By now, you’re probably used to seeing design trends come and go. But have you ever given any thought to what passing trends do to a website when left there for too long? As a web designer, you have a few choices. You can ignore popular design trends altogether; you can adopt them, but pull them out of rotation the second they go stale, or you can put your own unique spin on them. This guide will help you figure out which approach makes the most sense for your site.

Consumers don’t always understand the technicalities of what businesses do or the solutions they’ve created for them. So, copywriters use jargon that translates something like “Internet-connected devices with computing capabilities” into “smartphones”, “smart watches” and “smart speakers”.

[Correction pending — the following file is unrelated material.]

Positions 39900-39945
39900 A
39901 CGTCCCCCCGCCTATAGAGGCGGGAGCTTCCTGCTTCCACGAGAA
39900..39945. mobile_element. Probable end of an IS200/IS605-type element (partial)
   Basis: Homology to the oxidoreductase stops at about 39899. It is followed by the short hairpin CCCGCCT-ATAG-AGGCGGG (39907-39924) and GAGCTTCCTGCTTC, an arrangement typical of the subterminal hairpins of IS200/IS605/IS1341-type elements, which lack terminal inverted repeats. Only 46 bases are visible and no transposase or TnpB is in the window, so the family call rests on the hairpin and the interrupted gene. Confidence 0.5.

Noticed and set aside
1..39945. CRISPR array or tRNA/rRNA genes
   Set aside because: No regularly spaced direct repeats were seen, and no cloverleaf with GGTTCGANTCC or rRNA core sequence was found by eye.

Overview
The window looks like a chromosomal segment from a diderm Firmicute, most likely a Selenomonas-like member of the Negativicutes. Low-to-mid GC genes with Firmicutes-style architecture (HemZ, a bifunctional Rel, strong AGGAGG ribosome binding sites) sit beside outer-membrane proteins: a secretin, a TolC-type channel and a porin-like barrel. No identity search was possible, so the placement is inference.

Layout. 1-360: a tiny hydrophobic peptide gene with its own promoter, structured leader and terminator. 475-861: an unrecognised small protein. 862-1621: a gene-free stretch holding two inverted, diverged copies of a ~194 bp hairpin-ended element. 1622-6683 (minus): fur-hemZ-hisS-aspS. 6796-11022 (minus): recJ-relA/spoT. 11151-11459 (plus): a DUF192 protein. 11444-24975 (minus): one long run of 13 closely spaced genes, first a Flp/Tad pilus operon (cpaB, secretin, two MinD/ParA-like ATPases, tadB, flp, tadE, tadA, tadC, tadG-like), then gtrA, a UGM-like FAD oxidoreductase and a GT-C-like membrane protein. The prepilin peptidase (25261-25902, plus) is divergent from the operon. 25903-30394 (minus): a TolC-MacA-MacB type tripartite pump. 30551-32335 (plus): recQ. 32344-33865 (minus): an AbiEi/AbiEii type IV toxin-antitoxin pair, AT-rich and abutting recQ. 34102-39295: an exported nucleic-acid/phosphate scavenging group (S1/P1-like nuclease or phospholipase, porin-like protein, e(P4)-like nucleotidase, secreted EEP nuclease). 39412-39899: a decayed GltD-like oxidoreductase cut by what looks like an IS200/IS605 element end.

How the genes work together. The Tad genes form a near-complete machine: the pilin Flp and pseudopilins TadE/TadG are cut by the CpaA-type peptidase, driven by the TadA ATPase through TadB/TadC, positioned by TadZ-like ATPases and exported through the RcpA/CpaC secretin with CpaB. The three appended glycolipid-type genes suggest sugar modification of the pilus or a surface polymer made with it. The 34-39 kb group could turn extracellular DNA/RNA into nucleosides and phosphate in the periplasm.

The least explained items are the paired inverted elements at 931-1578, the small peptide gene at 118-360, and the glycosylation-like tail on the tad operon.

Some of these buzzwords spread like wildfire and it soon becomes impossible to find a brand or website that doesn’t use them. When that happens, the words — and the associated product or service — become meaningless in the minds of consumers because everyone is saying the same thing.

The same thing happens when design trends become too popular. This is something Vitaly Friedman talked about last year with regards to cookie consent notices and banner blindness.

But what choice do you have? Are you supposed to hop on the design bandwagon anyway so your website doesn’t get left behind? Today, we’re going to look at what your options are.